Ghana tour operators ask to be engaged in decision making to preserve water bodies

RiverThe Tour Operators Union of Ghana (TOUGHA), has urged the Water Resources Commission to engage them in the decision making so they can help in strategizing best ways to conserve the country’s water bodies for tourist attraction.

The Union noted that among the committees of the Water Resources Commission, there were no tourism interests to be part of the decision making process to contribute to the development of the tourism sector.

Mrs Nancy Quartey-Sam, the President of TOUGHA made the appeal during a panel discussion in Accra on the Ghana Journalists Association’s programme dubbed “Business Advocate” on Ghana Television supported by BUSAC Fund, Denmark Embassy and the United States Agency for International Development.

Speaking on the topic: “Protecting the Wetlands as a Resource for Tourism Development in the country,” Ms Quartey-Sam said wetlands were distributed extensively all over the country and were important for their fundamental ecological functions as well as their socio-economic benefits.

She said the country was blessed with natural resources and that there was the need to ensure the protection of those resources, stressing that the Union must be made to collaborate with the District Assemblies to offer technical advice on potential tourist wetlands before issuing building permits.

She, however, added that wetlands were closely associated with the numerous inland fresh water and coastal marine systems in the country and that the interface between the fresh water and marine ecosystem was the coastal lagoon systems and mangroves.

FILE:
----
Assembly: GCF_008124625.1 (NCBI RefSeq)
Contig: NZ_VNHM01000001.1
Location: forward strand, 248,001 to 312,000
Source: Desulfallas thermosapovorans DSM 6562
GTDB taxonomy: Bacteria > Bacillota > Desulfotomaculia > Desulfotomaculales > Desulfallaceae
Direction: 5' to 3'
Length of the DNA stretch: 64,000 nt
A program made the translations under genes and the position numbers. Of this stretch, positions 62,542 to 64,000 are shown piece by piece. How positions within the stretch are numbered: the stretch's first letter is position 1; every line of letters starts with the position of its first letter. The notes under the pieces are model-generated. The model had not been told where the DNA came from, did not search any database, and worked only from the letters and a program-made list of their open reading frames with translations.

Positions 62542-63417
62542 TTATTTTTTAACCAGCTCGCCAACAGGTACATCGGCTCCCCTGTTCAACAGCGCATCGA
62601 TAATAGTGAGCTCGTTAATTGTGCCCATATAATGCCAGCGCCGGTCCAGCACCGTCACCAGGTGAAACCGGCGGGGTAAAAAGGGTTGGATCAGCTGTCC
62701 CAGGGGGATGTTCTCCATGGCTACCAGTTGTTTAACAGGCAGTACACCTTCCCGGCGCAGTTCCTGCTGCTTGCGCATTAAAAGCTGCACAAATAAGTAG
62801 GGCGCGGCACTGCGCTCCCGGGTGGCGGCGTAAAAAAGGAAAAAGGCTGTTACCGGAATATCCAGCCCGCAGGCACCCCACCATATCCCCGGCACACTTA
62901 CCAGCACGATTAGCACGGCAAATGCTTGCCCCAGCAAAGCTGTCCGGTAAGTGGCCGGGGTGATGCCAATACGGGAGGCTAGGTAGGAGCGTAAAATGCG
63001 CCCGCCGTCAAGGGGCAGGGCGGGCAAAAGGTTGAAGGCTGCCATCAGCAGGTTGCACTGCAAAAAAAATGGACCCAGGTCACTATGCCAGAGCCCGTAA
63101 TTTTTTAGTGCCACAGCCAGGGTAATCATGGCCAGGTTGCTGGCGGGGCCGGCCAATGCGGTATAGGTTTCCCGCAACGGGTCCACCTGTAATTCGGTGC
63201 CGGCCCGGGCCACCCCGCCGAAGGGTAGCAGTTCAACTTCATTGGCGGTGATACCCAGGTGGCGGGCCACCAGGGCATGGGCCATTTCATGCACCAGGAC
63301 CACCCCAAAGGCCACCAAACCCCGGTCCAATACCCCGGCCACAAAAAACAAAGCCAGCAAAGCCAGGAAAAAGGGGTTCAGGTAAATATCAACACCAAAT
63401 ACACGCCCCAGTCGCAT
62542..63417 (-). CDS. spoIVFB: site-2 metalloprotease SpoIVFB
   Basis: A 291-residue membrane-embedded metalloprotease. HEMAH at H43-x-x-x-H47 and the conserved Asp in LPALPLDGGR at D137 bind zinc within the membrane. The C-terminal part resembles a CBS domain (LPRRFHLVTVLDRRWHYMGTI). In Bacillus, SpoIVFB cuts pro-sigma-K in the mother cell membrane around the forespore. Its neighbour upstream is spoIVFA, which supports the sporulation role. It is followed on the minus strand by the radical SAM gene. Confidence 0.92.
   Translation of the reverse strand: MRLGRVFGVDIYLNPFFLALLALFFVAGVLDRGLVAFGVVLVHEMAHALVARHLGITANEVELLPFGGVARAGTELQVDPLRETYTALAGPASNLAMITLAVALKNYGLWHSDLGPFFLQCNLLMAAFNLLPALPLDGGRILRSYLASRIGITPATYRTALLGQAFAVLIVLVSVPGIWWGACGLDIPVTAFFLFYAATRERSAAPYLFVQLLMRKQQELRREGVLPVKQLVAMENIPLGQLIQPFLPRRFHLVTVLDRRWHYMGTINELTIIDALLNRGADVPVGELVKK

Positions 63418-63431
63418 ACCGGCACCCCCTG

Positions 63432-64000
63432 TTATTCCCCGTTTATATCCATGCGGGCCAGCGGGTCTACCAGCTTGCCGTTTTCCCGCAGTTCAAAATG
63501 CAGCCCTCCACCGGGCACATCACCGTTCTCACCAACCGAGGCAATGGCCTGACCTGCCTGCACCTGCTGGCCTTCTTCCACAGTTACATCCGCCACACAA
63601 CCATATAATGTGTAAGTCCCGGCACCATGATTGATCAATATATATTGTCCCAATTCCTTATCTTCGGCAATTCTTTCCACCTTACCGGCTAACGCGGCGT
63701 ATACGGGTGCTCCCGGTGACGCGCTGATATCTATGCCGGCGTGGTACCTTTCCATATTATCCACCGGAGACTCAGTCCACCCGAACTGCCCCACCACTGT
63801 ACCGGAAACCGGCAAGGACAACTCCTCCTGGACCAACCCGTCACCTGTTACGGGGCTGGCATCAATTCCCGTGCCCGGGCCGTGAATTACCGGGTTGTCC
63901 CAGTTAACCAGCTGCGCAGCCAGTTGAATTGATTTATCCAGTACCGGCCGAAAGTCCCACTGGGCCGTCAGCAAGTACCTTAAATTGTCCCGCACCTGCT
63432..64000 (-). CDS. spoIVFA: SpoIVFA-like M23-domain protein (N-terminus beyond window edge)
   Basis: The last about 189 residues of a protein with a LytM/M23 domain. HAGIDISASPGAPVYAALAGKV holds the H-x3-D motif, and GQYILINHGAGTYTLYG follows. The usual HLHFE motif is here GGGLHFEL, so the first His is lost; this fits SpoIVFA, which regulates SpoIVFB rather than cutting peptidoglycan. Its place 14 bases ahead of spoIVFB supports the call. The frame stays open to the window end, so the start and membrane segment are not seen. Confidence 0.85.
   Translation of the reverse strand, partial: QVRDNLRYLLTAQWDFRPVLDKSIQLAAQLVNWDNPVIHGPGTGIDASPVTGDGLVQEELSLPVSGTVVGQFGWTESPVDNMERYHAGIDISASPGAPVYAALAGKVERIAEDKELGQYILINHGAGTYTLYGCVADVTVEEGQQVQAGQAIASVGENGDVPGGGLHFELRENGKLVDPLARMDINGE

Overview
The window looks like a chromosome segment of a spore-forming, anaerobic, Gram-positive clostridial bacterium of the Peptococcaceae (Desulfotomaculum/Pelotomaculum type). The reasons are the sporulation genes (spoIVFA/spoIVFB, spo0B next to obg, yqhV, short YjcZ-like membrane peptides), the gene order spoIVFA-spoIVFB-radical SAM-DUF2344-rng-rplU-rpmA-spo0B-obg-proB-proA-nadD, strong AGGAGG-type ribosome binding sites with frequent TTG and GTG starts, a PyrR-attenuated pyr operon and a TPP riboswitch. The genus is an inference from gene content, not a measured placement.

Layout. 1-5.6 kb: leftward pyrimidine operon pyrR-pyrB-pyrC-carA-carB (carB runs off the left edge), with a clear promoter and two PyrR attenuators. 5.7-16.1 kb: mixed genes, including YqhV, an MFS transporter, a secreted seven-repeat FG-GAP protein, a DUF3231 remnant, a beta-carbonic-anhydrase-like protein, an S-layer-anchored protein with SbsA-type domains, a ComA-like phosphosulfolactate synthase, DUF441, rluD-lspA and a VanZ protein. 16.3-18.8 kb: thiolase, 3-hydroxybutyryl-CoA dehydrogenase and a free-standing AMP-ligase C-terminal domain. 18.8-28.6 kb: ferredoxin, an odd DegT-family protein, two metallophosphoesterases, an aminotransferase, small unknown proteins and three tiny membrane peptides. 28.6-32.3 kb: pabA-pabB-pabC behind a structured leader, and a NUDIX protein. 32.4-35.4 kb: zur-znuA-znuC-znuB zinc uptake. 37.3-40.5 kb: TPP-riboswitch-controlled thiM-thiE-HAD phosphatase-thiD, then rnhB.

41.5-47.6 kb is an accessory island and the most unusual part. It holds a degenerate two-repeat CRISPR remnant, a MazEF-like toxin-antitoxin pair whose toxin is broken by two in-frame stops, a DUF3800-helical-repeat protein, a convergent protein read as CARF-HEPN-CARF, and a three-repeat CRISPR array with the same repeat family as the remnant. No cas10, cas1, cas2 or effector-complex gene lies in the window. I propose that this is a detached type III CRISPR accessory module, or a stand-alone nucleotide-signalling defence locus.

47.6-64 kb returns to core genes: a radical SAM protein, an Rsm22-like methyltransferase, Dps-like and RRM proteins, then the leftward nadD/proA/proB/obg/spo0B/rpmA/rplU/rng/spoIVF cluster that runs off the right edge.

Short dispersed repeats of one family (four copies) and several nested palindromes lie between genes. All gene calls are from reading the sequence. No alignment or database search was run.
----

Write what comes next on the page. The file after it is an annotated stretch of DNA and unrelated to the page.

Ms Quartey-Sam further stated that there were numerous marine and brackish wetlands along the entire 500km coastline of Ghana. These include the Keta Lagoon Complex, Songhor, Sakumo, Muni lagoons and the Densu Delta which have been designated as Ramsar Sites in view of their national and international importance for fishing.

She said the Union had been engaging in its advocacy programme to educate the public on the importance of water bodies and the great potentials it had for the country’s tourism industry.

She expressed concern about the spate of pollution of water bodies through the activities of illegal mining and called on authorities to enforce the laws to serve as deterrent to potential offenders.

This, she noted, are critical because freshwater wetlands in the country are important for agriculture, water supply and recreation and other ecosystem services.

Mr Ronald Abrahams, Densu Basin Officer of the Water Resources Commission said the country developed a legislative instrument on wetlands management system to protect and conserve water bodies.

Mr Abrahams said the Ramsar sites were the relaxation and feeding grounds for over 70 water bird species including the Densu Delta Ramsar Site, the Sakumono Ramsar Site, and the Songor Ramsar Site which serves as the breeding grounds for those species.

He said the Commission ran training programmes for Non-Governmental Organizations on protecting the country’s wetlands and promised to bring TOUGHA on board for effective consultations.

Mr Abrahams hinted that the Commission will soon establish a security coast to protect the water bodies from pollution and destruction.

Mr Benjamin Anani Nsiah, Event Manager, Ghana Tourism Authority said the country was good in the promulgation of laws but weak in enforcing them. He urged the appropriate authorities to walk the talk and enforce laws on water bodies’ pollution.

Source; GNA

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